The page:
Literally meaning the “seasonal division”, Setsubun (節分) is an important Japanese celebration associated with the changing of seasons. Setsubun is traditionally celebrated on the day before the beginning of spring according to the lunar calendar (now fixed to February 3rd as part of the Haru Matsuri or Spring Festival).
While it has been marked in many ways across the centuries, nowadays the most common Setsubun ritual is mamemaki or bean-throwing, in which people throw roasted soy beans from their homes and temples and shrines throughout the country while shouting, “Oni wa soto, fuku wa uchi!” (Demons out, good luck in!). It is believed this act will ward off evil spirits for the coming year. Eating the number of soy beans corresponding to your age is considered especially lucky. Some also believe eating one extra will bring even more good fortune.
On the evening of Setsubun, it is customary in the Kansai region to eat an uncut makizushi roll known as eho-maki (“lucky direction roll”). However, it is also becoming increasingly popular in the Kanto region thanks to excellent marketing by convenience stores and supermarkets. This special sushi roll is made with seven fillings corresponding to the Seven Deities of Good Fortune called Shichifukujin. The ingredients used represent good health, happiness and prosperity, while rolling them up is also said to be lucky.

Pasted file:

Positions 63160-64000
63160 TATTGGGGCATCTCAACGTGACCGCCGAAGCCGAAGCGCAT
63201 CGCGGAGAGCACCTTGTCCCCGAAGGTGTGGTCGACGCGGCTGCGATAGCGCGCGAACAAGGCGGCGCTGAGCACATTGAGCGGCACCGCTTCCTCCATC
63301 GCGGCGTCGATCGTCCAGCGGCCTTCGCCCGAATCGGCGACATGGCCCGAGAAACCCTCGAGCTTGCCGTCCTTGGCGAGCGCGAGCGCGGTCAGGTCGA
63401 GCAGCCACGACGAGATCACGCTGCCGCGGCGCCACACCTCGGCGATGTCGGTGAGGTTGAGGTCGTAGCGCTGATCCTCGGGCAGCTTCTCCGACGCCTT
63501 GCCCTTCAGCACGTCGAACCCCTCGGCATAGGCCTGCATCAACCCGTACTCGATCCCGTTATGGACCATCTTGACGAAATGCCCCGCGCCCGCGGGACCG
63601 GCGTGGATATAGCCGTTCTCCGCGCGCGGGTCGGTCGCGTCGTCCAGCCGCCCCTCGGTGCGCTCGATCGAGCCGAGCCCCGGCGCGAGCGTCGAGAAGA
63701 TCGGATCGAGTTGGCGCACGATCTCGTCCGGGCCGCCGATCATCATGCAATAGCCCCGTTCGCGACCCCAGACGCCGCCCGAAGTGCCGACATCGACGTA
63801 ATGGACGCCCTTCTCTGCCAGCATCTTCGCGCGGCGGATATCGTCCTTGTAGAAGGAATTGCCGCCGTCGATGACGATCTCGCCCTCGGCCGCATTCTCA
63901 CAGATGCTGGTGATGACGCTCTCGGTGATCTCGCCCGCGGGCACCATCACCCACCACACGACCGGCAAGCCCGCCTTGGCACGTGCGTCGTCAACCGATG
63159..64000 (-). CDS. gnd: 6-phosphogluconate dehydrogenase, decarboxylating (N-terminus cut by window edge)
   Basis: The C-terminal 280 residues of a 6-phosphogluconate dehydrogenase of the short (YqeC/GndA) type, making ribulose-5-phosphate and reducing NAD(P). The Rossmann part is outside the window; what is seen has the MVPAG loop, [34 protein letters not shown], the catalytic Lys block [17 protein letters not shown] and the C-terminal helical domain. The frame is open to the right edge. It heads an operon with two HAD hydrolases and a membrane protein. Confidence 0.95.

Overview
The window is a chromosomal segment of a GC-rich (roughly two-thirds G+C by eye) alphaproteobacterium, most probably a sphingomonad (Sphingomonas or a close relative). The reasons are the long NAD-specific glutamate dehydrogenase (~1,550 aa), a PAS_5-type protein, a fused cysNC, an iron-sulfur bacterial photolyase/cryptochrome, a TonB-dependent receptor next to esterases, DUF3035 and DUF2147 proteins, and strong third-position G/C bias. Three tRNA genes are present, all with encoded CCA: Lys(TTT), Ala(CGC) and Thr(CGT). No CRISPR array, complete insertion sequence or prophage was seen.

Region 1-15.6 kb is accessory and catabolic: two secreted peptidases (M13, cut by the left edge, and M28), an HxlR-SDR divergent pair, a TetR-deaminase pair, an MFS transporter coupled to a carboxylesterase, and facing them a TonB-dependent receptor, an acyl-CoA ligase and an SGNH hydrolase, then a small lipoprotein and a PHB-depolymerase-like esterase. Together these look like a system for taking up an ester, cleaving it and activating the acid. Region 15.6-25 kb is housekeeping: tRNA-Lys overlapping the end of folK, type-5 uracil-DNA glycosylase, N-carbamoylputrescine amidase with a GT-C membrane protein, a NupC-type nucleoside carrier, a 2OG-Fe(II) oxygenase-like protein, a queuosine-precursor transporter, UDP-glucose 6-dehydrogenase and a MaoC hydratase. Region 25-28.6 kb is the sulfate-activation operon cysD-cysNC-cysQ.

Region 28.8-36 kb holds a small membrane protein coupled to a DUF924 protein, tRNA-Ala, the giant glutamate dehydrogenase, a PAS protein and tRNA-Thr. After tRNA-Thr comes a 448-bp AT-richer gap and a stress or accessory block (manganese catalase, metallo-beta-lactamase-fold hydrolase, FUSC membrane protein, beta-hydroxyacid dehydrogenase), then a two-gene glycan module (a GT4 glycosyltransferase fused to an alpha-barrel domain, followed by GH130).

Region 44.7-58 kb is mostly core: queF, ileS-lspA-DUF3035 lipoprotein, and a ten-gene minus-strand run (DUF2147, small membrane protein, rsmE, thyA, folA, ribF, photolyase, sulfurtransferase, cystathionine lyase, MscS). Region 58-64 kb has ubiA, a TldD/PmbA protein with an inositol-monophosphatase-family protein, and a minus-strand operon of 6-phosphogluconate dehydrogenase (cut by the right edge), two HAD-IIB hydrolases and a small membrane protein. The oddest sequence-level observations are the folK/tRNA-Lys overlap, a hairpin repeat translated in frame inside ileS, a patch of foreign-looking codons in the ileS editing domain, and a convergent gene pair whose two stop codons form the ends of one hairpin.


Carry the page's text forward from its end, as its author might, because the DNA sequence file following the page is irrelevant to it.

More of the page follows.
Eho-maki should not be cut into bite-size pieces as this would mean cutting your good fortune. For your wish to come true, it should be eaten in its entirety in silence while facing the good fortune direction of the year. The lucky direction for 2016 is south-south-east.
Below are some pictures from Setsubun celebrations at Sensōji Temple in Asakusa, Tokyo. At around 10am, local kindergarten children usually grace the steps of the temple to sing and participate in mamemaki.